Pathways & interactions
Hemocyanin, C-terminal (IPR005203)
Short name: Hemocyanin_C
Overlapping homologous superfamilies
Crustacean and cheliceratan hemocyanins (oxygen-transport proteins) and insect hexamerins (storage proteins) are homologous gene products, although the latter do not bind oxygen [PMID: 8015442].
Haemocyanins are found in the haemolymph of many invertebrates. They are divided into 2 main groups, arthropodan and molluscan. These have structurally similar oxygen-binding centres, which are similar to the oxygen-binding centre of tyrosinases, but their quaternary structures are arranged differently. The arthropodan proteins exist as hexamers comprising 3 heterogeneous subunits (a, b and c) and possess 1 oxygen-binding centre per subunit; and the molluscan proteins exist as cylindrical oligomers of 10 to 20 subunits and possess 7 or 8 oxygen-binding centres per subunit [PMID: 3207675]. Although the proteins have similar amino acid compositions, the only real similarity in their primary sequences is in the region corresponding to the second copper-binding domain, which also shows similarity to the copper-binding domain of tyrosinases.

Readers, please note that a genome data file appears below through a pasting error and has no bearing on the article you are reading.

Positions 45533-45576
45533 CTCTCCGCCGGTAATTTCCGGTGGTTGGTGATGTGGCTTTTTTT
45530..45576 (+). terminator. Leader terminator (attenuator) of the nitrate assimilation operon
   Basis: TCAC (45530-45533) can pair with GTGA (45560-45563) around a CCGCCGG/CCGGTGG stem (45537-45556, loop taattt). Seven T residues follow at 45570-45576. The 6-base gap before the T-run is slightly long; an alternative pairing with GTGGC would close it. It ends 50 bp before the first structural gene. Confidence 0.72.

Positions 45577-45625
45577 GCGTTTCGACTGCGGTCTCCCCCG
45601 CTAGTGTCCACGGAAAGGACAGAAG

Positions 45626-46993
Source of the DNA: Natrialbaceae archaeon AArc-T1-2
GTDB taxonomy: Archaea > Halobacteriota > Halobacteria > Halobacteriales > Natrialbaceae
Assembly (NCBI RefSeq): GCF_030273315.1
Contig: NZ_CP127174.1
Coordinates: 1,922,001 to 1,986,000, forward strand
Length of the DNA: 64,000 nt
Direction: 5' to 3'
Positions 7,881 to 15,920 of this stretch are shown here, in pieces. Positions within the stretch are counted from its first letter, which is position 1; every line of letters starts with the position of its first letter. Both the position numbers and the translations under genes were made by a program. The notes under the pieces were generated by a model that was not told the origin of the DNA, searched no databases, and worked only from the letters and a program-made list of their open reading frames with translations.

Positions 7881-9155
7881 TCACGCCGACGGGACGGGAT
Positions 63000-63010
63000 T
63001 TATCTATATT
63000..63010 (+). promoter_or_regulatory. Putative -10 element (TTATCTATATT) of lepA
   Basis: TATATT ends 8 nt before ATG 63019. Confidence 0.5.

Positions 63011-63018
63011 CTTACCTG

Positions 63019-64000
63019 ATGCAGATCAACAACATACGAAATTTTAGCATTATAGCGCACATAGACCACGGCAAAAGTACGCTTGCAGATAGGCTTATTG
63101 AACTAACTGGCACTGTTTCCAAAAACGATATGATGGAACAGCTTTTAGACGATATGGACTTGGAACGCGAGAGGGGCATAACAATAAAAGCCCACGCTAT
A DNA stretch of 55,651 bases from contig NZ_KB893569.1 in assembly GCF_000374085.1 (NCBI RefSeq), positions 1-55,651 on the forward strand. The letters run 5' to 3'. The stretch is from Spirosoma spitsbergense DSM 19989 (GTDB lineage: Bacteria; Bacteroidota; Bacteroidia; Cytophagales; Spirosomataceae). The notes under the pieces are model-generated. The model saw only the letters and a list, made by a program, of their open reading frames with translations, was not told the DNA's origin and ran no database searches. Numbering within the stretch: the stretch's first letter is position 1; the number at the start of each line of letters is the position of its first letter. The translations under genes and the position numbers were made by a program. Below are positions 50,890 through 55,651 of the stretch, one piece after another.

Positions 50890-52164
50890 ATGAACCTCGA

Hexamerins are proteins from the hemolymph of insects, which may serve as a store of amino acids for synthesis of adult proteins. They do not possess the copper-binding histidines present in hemocyanins [PMID: 8015442].
Homologues are also present in other kinds of organism, for example, AsqI from the yeast Emericella nidulans. This is a tyrosinase involved in biosynthesis of the aspoquinolone mycotoxins, though its exact function is unknown [PMID: 25251934].
This entry represents the C-terminal domain of hemocyanin and hexamerin proteins.
- PF03723 (Hemocyanin_C)